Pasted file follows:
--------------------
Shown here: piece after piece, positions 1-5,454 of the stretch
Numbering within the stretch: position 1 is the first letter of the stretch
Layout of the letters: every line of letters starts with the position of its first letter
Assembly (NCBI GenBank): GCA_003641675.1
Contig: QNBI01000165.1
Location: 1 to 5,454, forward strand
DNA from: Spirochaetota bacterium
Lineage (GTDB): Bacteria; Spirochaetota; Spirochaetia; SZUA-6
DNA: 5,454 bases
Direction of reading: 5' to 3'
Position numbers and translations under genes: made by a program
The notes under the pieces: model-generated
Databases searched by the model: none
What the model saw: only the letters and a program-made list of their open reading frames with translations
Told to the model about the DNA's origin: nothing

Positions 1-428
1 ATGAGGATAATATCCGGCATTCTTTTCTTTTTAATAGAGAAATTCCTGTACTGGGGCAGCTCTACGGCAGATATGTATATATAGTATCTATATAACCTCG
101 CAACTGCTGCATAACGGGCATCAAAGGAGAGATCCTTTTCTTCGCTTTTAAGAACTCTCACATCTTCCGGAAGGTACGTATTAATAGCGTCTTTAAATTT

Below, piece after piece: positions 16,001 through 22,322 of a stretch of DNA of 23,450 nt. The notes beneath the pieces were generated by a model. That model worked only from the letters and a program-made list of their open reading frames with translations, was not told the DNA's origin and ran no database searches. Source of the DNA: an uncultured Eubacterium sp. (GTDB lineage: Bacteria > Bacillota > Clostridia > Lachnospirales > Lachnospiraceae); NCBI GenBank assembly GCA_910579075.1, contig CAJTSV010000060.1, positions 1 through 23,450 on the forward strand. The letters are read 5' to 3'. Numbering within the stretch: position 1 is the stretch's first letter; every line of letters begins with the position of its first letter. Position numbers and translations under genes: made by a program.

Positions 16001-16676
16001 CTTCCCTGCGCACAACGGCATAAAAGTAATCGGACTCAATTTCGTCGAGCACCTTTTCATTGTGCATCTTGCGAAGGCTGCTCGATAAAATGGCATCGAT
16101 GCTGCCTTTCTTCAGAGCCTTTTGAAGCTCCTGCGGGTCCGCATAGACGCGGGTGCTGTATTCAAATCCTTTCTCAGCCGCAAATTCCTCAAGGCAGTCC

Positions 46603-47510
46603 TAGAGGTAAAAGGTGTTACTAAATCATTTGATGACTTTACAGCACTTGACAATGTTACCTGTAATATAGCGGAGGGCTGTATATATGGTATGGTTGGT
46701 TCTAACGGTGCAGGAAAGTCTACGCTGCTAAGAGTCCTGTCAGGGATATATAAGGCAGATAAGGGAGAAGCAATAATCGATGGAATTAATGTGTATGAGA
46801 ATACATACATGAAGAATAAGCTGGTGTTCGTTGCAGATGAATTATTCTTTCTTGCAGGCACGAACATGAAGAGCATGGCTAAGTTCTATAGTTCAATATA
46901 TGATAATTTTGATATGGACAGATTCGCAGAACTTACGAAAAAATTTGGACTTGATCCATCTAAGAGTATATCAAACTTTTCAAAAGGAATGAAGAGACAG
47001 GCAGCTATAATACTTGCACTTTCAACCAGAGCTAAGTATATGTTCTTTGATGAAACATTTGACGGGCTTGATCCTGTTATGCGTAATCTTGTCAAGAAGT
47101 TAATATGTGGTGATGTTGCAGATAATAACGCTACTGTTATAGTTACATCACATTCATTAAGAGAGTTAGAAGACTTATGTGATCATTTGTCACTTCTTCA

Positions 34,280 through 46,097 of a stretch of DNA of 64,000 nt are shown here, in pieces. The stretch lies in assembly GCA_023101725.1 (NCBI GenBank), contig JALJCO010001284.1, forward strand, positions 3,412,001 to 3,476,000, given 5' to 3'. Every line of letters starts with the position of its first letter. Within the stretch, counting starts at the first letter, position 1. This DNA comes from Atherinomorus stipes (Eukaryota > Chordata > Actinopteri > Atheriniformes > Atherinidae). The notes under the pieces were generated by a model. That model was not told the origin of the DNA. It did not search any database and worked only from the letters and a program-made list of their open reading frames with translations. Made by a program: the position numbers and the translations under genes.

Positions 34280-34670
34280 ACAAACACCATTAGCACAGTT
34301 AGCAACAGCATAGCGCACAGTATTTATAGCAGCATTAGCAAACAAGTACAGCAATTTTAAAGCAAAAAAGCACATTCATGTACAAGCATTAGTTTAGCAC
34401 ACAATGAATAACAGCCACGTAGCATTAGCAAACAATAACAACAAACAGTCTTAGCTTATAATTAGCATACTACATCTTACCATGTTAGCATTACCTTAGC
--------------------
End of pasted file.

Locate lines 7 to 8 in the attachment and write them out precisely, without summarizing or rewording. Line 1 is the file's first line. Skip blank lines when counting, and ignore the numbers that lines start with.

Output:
DNA from: Spirochaetota bacterium
Lineage (GTDB): Bacteria; Spirochaetota; Spirochaetia; SZUA-6